What is tennis elbow?
The most common cause of elbow pain is due to the overload of a group of tendons as they attach onto a part the bone known as the lateral epicondyle (Fig 1). This overload leads to microtears and degeneration of the tendon, a condition known as lateral epicondylitis or ‘tennis elbow’ (Fig 2).
Why do we get tennis elbow?
Muscles and/or tendons overloading and micro-tearing is not unique to the elbow; this process can occur in many areas of the body. In most cases, however, our bodies can readily repair the damage because there is an adequate blood supply to the region (blood brings all the reparative cells and nutrients needed to repair tissue). The lateral elbow is one of several areas in our bodies where the blood supply is tenuous. So if we overuse our tendons here, it often fails to heal properly.
Who gets tennis elbow?
The affected tendons at the lateral elbow are responsible for extending the wrist, so any activities which involve repetitive wrist motion can bring on symptoms. Yes, it frequently occurs in tennis players (particularly with ones who have a poor backhand technique). However, most people who get tennis elbow don’t play tennis! More commonly, it is work related, with those of us involved in repetitive gripping or lifting activities who get it. What or how much you lift isn’t as important as the repetition that causes the condition.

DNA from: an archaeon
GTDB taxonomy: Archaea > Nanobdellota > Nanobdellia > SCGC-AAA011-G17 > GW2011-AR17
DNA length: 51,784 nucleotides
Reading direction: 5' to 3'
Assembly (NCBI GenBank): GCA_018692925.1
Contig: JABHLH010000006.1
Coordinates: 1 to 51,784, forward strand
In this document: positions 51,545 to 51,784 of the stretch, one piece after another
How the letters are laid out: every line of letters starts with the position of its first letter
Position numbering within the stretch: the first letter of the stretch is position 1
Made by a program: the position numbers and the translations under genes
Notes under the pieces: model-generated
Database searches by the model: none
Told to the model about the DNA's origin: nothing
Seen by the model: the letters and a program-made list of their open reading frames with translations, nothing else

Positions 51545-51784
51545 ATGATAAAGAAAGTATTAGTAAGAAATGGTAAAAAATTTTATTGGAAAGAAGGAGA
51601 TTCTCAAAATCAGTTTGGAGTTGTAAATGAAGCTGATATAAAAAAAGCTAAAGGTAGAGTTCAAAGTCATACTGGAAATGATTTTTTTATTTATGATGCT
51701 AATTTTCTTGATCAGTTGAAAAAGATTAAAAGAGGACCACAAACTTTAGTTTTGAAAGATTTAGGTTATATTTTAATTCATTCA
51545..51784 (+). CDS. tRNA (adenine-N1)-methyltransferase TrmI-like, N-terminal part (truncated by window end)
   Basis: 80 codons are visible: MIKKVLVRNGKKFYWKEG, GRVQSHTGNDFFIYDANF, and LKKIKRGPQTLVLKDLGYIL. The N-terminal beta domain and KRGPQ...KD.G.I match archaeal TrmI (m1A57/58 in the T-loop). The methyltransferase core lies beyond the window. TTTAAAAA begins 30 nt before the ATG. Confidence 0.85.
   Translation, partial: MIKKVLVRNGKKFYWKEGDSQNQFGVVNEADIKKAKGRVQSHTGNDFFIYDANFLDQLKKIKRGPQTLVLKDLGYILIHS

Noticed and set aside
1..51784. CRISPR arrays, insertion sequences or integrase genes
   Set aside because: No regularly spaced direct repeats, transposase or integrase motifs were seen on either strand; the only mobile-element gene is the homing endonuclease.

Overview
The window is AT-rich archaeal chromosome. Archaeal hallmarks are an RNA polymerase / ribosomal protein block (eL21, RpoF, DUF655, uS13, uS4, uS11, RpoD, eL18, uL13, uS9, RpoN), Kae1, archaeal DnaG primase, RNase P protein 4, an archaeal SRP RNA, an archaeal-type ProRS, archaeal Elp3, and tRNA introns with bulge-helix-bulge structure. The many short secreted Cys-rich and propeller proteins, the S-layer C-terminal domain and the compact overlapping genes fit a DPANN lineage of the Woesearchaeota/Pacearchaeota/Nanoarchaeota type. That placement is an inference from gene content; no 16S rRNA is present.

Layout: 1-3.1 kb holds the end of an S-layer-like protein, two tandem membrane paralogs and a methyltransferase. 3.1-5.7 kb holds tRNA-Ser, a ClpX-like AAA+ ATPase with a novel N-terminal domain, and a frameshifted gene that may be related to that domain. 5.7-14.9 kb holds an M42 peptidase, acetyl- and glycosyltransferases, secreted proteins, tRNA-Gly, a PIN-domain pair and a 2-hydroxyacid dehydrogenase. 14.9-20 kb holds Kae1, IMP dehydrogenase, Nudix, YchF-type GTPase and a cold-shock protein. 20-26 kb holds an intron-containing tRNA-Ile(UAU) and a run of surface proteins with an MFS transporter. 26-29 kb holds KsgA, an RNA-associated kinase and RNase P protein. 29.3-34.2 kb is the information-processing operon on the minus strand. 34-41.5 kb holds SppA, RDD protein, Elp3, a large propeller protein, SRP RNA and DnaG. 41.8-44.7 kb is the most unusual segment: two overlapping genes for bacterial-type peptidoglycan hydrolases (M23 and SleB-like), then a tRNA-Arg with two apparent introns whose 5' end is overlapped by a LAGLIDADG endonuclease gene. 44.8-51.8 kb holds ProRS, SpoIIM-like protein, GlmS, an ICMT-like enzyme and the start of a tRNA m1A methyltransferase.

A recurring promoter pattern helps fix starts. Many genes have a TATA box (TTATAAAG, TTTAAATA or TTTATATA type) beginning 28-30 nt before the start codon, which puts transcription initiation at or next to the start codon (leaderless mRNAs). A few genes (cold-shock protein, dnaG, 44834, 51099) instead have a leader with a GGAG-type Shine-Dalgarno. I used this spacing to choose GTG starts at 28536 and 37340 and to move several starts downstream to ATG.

How is tennis elbow diagnosed?
The diagnosis of tennis elbow can almost always be made based on the patient’s symptoms, along with a careful physical exam. Rarely an imaging study is necessary, however, an ultrasound can be useful if properly performed.
How is tennis elbow treated?
The good news is that the vast majority (>95%) of tennis elbow cases are successfully treated non-operatively. Treatment options include physical therapy, counterforce bracing (Fig 3), injections, and common sense (stop doing so much of whatever is causing your symptoms). Cortisone should only be used sparingly because multiple injections can weaken the tendon further. A promising treatment is platelet-rich-plasma (PRP) injections, which (in theory) may stimulate the healing response (Fig 4).
Fig 3 Fig 4
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Orthopaedic Knowledge Update (OKU) 11, Published by the American Board of Orthopaedic Surgeons, 2014, pg 373-386